Spelt Country Bread with Polenta and Roasted Garlic
In my last post, I experimented with spelt flour in a country bread. The flavor was very appealing with slight nutty undertones and the bread came out great! However, I'm never satisfied with my last bread and always want to push into new areas. So I decided to increase the spelt in the formula from 10% to 20%.
I didn't stop there however, as at the last second I decided to add in polenta. I've tried using polenta in bread before and liked the result. There are a few steps to take when adding polenta or any grain for that matter into a bread.
Soft grains and seeds need to be soaked in water first so that they don't steal water from the dough and change the dough composition. With a hard grain like polenta you may need to go a step further and either use a boiling water soaker or just cook the grain beforehand. I elected to cook the polenta as I didn't have time to let it soak in hot water for 2+ hours. Once the polenta was cooled off I simply hand mixed it into my dough.
The loaf was dusted with cornmeal to hint at the polenta on the inside.
But that is not all! Like I said, I had put polenta in bread before and liked it but this time I really wanted to try something new. I decided to consult The Flavor Bible which is one of my absolute favorite books for cooking and baking. It is essentially a list of just about every ingredient you can think of and then under each ingredient is another list of all the other things that pair well with that ingredient. I simply looked up polenta and found a number of options that would go great with it. I decided on roasted garlic.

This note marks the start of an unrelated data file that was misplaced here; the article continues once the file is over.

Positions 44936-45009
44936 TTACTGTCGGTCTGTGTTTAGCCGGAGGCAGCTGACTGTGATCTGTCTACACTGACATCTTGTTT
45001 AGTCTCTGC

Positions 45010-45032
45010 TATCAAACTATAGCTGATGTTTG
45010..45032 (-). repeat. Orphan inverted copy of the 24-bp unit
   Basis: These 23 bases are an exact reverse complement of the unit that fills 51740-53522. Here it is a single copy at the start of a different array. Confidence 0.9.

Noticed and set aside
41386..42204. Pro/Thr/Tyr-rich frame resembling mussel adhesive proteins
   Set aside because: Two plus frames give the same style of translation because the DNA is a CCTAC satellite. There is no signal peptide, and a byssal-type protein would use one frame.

The still-warm crumb.
If you've never added roasted garlic to your bread I highly recommend it! Think garlic bread except the garlic is built into the bread instead of spread on top. It created a wonderful aroma throughout the apartment while baking. How to add roasted garlic to bread you ask? Simply roast the garlic with your preferred method and allow to cool. Then chop up and mix into your dough by hand. I went with four medium to large sized cloves in my 500g. loaf. I think I could have doubled that though and been fine(the garlic flavor I got was mild and subtle).
All in all this loaf was quite delicious and I would definitely bake it again especially if I was making bread for an Italian dinner.